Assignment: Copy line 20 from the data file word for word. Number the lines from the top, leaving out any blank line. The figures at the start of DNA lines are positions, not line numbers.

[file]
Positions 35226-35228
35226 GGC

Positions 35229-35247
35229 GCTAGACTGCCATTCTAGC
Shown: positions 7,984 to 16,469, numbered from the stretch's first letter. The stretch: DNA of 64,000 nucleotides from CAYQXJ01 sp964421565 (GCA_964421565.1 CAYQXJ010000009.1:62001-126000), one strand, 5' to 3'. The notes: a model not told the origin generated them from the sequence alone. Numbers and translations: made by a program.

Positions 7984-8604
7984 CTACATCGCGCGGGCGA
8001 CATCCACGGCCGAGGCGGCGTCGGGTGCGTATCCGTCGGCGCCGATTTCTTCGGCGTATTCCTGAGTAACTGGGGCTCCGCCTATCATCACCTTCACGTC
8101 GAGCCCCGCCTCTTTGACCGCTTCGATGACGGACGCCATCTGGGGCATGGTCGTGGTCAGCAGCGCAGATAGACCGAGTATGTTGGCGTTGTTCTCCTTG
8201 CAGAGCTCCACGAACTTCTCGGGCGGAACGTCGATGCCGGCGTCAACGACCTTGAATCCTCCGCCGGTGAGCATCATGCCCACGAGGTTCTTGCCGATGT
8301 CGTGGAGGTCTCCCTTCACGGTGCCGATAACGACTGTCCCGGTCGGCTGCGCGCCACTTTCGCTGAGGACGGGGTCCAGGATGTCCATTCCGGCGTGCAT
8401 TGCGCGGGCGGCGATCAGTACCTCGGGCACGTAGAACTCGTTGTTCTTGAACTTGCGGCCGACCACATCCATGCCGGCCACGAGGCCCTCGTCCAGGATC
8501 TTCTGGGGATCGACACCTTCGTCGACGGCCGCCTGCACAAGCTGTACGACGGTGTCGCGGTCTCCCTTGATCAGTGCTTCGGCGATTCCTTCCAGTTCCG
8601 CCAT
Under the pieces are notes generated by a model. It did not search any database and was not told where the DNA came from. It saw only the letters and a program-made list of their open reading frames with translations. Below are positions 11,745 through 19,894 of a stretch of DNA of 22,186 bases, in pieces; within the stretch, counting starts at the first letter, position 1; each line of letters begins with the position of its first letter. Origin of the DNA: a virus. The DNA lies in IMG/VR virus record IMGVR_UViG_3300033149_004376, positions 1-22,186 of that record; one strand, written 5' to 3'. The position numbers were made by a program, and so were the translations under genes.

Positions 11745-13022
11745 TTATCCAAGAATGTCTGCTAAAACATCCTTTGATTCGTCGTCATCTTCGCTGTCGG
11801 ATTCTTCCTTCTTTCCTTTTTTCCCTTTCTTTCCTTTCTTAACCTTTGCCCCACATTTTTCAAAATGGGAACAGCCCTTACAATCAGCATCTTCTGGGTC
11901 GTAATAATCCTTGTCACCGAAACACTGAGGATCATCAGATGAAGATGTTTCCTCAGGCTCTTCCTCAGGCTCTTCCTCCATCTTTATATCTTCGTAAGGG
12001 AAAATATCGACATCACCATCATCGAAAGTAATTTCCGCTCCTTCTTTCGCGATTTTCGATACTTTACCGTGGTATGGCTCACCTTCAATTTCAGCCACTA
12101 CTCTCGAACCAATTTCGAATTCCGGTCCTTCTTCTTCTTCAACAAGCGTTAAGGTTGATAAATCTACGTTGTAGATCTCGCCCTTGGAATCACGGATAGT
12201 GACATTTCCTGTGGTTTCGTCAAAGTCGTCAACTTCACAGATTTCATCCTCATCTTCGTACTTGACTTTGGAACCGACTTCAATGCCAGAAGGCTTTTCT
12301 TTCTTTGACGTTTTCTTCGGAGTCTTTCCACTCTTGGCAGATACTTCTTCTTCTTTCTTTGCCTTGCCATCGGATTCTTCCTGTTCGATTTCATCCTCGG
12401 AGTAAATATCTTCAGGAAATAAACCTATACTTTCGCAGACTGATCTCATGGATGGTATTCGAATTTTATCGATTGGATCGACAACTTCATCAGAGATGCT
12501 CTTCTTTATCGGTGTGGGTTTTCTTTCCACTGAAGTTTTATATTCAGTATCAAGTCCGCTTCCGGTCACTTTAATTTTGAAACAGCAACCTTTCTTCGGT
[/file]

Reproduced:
12001 AAAATATCGACATCACCATCATCGAAAGTAATTTCCGCTCCTTCTTTCGCGATTTTCGATACTTTACCGTGGTATGGCTCACCTTCAATTTCAGCCACTA